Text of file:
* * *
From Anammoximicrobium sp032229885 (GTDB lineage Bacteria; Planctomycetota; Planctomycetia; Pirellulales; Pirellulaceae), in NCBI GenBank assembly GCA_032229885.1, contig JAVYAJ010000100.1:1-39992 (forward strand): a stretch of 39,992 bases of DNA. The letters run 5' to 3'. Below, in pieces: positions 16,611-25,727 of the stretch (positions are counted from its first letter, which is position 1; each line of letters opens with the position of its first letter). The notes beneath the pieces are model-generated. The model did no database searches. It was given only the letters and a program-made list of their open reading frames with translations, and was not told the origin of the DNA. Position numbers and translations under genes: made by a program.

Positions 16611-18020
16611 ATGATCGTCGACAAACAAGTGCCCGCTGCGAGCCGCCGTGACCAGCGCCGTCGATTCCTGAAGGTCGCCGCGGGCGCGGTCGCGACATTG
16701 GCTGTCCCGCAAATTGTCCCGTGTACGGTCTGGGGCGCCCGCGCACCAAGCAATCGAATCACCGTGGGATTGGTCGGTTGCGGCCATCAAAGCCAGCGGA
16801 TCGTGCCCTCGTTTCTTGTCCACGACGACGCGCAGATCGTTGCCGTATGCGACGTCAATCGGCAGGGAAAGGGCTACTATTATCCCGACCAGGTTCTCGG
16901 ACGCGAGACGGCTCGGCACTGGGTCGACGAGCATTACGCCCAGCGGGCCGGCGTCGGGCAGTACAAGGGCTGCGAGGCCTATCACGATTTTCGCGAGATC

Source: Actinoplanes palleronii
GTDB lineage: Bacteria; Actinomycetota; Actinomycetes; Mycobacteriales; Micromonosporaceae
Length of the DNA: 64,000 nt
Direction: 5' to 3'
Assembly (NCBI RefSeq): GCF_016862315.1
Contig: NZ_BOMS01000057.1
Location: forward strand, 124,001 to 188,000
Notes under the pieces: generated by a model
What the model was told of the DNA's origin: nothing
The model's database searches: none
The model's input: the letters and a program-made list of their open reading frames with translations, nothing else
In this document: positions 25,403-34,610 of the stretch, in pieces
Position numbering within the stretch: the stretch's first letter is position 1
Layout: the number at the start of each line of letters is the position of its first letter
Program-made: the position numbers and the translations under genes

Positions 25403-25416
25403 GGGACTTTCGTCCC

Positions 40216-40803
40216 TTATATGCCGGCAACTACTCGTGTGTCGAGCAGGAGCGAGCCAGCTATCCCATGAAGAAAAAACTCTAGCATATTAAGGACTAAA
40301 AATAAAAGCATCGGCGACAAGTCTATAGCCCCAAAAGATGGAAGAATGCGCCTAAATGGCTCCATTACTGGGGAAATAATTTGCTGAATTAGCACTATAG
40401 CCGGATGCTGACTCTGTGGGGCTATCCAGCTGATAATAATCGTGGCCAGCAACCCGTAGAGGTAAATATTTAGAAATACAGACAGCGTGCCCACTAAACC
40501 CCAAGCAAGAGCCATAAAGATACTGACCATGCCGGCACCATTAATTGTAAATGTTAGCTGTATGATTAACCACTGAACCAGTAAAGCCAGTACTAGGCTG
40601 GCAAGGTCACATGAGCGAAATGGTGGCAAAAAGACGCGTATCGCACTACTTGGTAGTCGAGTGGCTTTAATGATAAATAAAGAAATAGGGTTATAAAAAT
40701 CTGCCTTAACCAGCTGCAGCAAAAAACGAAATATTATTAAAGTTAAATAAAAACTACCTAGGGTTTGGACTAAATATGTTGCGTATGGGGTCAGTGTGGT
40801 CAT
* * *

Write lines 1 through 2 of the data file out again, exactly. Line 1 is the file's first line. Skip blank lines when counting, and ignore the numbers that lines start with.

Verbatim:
From Anammoximicrobium sp032229885 (GTDB lineage Bacteria; Planctomycetota; Planctomycetia; Pirellulales; Pirellulaceae), in NCBI GenBank assembly GCA_032229885.1, contig JAVYAJ010000100.1:1-39992 (forward strand): a stretch of 39,992 bases of DNA. The letters run 5' to 3'. Below, in pieces: positions 16,611-25,727 of the stretch (positions are counted from its first letter, which is position 1; each line of letters opens with the position of its first letter). The notes beneath the pieces are model-generated. The model did no database searches. It was given only the letters and a program-made list of their open reading frames with translations, and was not told the origin of the DNA. Position numbers and translations under genes: made by a program.

Positions 16611-18020